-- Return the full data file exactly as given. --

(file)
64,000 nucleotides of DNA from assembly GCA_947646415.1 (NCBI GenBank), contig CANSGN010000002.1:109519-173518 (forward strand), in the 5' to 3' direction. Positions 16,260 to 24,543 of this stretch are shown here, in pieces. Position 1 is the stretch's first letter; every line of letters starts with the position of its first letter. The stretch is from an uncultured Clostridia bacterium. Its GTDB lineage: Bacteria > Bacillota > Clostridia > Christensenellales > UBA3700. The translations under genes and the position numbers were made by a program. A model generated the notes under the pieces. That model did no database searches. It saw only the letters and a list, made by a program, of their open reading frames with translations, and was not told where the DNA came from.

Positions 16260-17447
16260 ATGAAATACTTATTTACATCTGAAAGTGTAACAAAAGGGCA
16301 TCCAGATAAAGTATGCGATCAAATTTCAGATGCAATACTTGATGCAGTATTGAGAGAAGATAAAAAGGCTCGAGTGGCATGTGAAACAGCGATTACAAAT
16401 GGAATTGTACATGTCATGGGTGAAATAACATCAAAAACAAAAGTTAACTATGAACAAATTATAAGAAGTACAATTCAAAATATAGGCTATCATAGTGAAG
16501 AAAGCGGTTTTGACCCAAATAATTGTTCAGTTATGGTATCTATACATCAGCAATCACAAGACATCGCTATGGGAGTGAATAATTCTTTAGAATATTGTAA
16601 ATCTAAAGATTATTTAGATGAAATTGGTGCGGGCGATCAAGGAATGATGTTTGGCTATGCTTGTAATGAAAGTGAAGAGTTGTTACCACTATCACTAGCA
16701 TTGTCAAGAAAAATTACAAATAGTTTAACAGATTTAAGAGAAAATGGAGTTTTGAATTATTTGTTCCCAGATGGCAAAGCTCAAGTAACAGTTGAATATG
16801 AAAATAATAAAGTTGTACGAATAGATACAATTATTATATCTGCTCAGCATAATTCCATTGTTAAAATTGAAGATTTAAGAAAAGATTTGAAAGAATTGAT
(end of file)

64,000 nucleotides of DNA from assembly GCA_947646415.1 (NCBI GenBank), contig CANSGN010000002.1:109519-173518 (forward strand), in the 5' to 3' direction. Positions 16,260 to 24,543 of this stretch are shown here, in pieces. Position 1 is the stretch's first letter; every line of letters starts with the position of its first letter. The stretch is from an uncultured Clostridia bacterium. Its GTDB lineage: Bacteria > Bacillota > Clostridia > Christensenellales > UBA3700. The translations under genes and the position numbers were made by a program. A model generated the notes under the pieces. That model did no database searches. It saw only the letters and a list, made by a program, of their open reading frames with translations, and was not told where the DNA came from.

Positions 16260-17447
16260 ATGAAATACTTATTTACATCTGAAAGTGTAACAAAAGGGCA
16301 TCCAGATAAAGTATGCGATCAAATTTCAGATGCAATACTTGATGCAGTATTGAGAGAAGATAAAAAGGCTCGAGTGGCATGTGAAACAGCGATTACAAAT
16401 GGAATTGTACATGTCATGGGTGAAATAACATCAAAAACAAAAGTTAACTATGAACAAATTATAAGAAGTACAATTCAAAATATAGGCTATCATAGTGAAG
16501 AAAGCGGTTTTGACCCAAATAATTGTTCAGTTATGGTATCTATACATCAGCAATCACAAGACATCGCTATGGGAGTGAATAATTCTTTAGAATATTGTAA
16601 ATCTAAAGATTATTTAGATGAAATTGGTGCGGGCGATCAAGGAATGATGTTTGGCTATGCTTGTAATGAAAGTGAAGAGTTGTTACCACTATCACTAGCA
16701 TTGTCAAGAAAAATTACAAATAGTTTAACAGATTTAAGAGAAAATGGAGTTTTGAATTATTTGTTCCCAGATGGCAAAGCTCAAGTAACAGTTGAATATG
16801 AAAATAATAAAGTTGTACGAATAGATACAATTATTATATCTGCTCAGCATAATTCCATTGTTAAAATTGAAGATTTAAGAAAAGATTTGAAAGAATTGAT